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Posts Tagged ‘John Hockenberry’

The 2008 Art Center Conference Is Just Playin’, Y’all

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In related John Hockenberry news, the sequel to one of his more entertaining moderator gigs just announced itself. The 2008 Art Center Conference will be May 5-7 in Pasadena, CA, with another curiously-named theme: Serious Play. Registration opens November 1.

Early confirmed speakers include IDEO’s Tim Brown; ball-master Michael Moschen; Elizabeth Diller; Paula Scher and John Maeda. Once again the conference is curated by the lovely Chee Pearlman. And once again, we’ll be there, compiling the highlights, for you.

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John Hockenberry Takes to the Airwaves

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Apologies now from this end of the continent, as our keyboard fell silent yesterday eve. Wolves.

Now we play catch up, and first stop comes via the Kingpins of South Colfax at Design Observer who alert us that John Hockenberry, the only design conference moderator to win our hearts, will be getting his own radio show at WNYC. If you’ll remember way back when, that’s the world from whence he came:

The show marks John Hockenberry’s return to his roots in public radio–where he was one of the medium’s original innovators–after 15 years in network and cable television. For his work at ABC and NBC, he has earned four Emmy Awards, three Peabody Awards, an Edward R. Murrow Award and a Casey Medal. Hockenberry is known for his pioneering online content, and currently sits as a Distinguished Fellow at the prestigious MIT Media Lab.

Hocks will co-host the show with Adaora Udoji starting in early 2008 during the drive-time slot, but they’ll start airing some specials as soon as November of this year. What could this mean for public radio? Witty wordplay concerning processed cheese spread? Racy comments about sustainability? Duets with Sagmeister?

John Hockenberry’s Hot Climate Change Internet Video

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Master of ceremonies (and of our hearts) John Hockenberry opened up this morning’s Dwell on Design session with a film he made for environmental entertainment website Blue Egg. In this episode he tries to stump MIT students by asking them to name five greenhouse gases. You can see all Hockenberry’s videos including a hilarious discussion of “peak oil.”

Packing Up the Wagon for Dwell on Design

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This bird is headed north for the weekend to cover the Dwell on Design conference taking place in the fair city of San Francisco. We’ll resume regular programming as soon as we get set up in the “blogger’s bank,” a sort of wireless playpen with all the accoutrements to keep us sufficiently juiced, fed and at a safe distance from the rest of the non-bloggers (mostly ’cause we’ve been known to get a little vicious when we’re not getting a good connection).

Highlights tomorrow include Michael McDonough, Michelle Kaufmann, Alice Waters and of course, the man who has been following us to these things for quite some time, John Hockenberry. See y’all up there.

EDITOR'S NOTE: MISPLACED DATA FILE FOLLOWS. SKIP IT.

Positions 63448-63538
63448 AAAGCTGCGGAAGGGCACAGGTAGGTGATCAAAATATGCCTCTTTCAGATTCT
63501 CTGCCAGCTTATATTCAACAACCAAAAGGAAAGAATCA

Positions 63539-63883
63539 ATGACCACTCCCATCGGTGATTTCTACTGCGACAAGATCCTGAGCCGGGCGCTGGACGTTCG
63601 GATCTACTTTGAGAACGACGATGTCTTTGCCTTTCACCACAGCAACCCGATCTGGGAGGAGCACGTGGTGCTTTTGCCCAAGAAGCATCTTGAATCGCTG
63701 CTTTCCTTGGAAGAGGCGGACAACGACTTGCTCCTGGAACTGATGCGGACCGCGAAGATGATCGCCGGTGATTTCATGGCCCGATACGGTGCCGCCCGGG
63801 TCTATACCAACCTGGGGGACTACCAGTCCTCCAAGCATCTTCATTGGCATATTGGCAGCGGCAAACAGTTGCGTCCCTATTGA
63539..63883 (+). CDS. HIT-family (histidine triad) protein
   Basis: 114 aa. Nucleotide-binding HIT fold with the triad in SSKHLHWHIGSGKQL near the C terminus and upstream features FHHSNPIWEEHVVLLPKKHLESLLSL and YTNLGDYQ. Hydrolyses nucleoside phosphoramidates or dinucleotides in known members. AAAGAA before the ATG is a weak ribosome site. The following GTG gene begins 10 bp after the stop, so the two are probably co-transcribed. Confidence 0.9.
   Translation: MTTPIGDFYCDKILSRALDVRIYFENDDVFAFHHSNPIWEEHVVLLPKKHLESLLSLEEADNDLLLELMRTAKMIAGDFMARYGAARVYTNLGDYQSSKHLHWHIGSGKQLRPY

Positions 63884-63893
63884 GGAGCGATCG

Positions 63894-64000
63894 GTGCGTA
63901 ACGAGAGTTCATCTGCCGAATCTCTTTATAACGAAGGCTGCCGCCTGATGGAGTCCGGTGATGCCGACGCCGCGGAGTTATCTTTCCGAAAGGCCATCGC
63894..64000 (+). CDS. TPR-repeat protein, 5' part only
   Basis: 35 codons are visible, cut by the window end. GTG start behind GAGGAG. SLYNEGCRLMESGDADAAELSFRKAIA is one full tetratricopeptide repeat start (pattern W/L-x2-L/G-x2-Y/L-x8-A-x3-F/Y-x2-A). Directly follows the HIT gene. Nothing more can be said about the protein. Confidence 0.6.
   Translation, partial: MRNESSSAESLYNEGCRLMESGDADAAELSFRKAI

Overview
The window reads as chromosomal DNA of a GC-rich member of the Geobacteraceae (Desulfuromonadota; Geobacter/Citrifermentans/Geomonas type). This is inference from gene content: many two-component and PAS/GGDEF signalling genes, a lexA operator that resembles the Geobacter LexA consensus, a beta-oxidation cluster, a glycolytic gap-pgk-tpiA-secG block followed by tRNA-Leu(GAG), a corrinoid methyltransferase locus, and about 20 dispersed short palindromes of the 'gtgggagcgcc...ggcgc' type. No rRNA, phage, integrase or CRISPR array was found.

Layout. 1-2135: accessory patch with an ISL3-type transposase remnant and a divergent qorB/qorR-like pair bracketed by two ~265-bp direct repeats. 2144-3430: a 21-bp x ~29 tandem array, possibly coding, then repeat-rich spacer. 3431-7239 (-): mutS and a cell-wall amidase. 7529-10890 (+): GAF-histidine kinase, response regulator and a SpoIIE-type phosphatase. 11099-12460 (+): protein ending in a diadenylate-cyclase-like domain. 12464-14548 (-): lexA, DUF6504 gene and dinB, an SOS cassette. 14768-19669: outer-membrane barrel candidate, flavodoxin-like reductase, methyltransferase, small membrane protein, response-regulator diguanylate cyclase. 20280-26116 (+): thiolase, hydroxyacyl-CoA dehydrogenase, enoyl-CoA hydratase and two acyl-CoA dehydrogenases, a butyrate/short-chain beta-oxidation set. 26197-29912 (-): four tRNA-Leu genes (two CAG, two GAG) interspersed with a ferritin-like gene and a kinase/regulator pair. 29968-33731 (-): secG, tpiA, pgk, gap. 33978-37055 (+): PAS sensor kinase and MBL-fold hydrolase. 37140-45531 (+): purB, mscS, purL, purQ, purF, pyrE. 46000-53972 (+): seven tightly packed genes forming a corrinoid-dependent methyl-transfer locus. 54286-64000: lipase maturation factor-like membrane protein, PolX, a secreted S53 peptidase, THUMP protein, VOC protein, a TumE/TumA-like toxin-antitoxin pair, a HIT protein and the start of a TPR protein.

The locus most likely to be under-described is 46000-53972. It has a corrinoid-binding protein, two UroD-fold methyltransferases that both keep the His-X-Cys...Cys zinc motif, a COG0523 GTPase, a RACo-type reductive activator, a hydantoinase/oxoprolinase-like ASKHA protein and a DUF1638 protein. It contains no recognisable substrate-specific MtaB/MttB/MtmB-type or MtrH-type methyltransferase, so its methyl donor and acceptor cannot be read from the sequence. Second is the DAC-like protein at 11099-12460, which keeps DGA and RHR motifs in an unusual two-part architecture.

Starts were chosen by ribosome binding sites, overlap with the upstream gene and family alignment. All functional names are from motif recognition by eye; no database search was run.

UPDATE: Read all of UnBeige’s Dwell on Design coverage.

Dwell’s Serving Up Hot Architects, Home Tours, and a Big Helping of Hockenberry

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After lugging the latest, most unbelievably thickest issue ever all the way from our mailbox, we were excited to spot a few details in a summery-covered Dwell about this year’s “Dwell on Design” conference. Held in San Francisco September 14-16, Dwell’s bringing together great minds for conversations on sustainable living, modern architecture and smart growth. In addition to the conference, an exhibition is open to the public for a small fee ($20 now, $25 then). House tours by the AIA are also available separately.

Among the talking heads are star moderator and designer spawn John Hockenberry along with folks like Andrea Cochran, Michelle Kaufmann, Lorcan O’Herlihy and even Chez Panisse’s Alice Waters . Register here; prices go up August 21.

John Hockenberry Explains the Damage You’re Inflicting Upon Your Kids

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As our favorite design conference master of ceremonies, John Hockenberry has a lovely way of weaving intelligent commentary with piercing jabs aimed straight at designers’ eccentricities. In the essay “Lessons From Jack Hockenberry,” we find out why he knows us so well. Hockenberry is the son of an industrial designer:

Around the dinner table I absorbed the challenges facing a designer at IBM in the 1960s. From kid-decoded conversations between Mom and Dad it was clear that the company, indeed the world, was infested with people who were ignorant of design. As my father’s loyal son, I grew up hating these people my parents called engineers. These characters were somehow distinct from the jolly fellows who drove locomotives in my storybooks. They were soulless people devoid of creativity who were on a mission to make all things look like metal boxes. As I attempted to learn more details of what designers did and what design was all about, I discovered another group of evil non­designers. I stumbled on them while looking at a glossy magazine ad for a 1965 Pontiac Bonneville 421. The word design would occasionally pop up in car ads, and I asked Dad if an industrial designer was responsible for the chrome lines and futuristic dashboard appointments on the Pontiac. He looked at the ad with unconcealed disgust and declared that no real product designer would care to have anything to do with such wasteful trivialities. “That’s what stylists do. They get people to buy new cars for no reason.”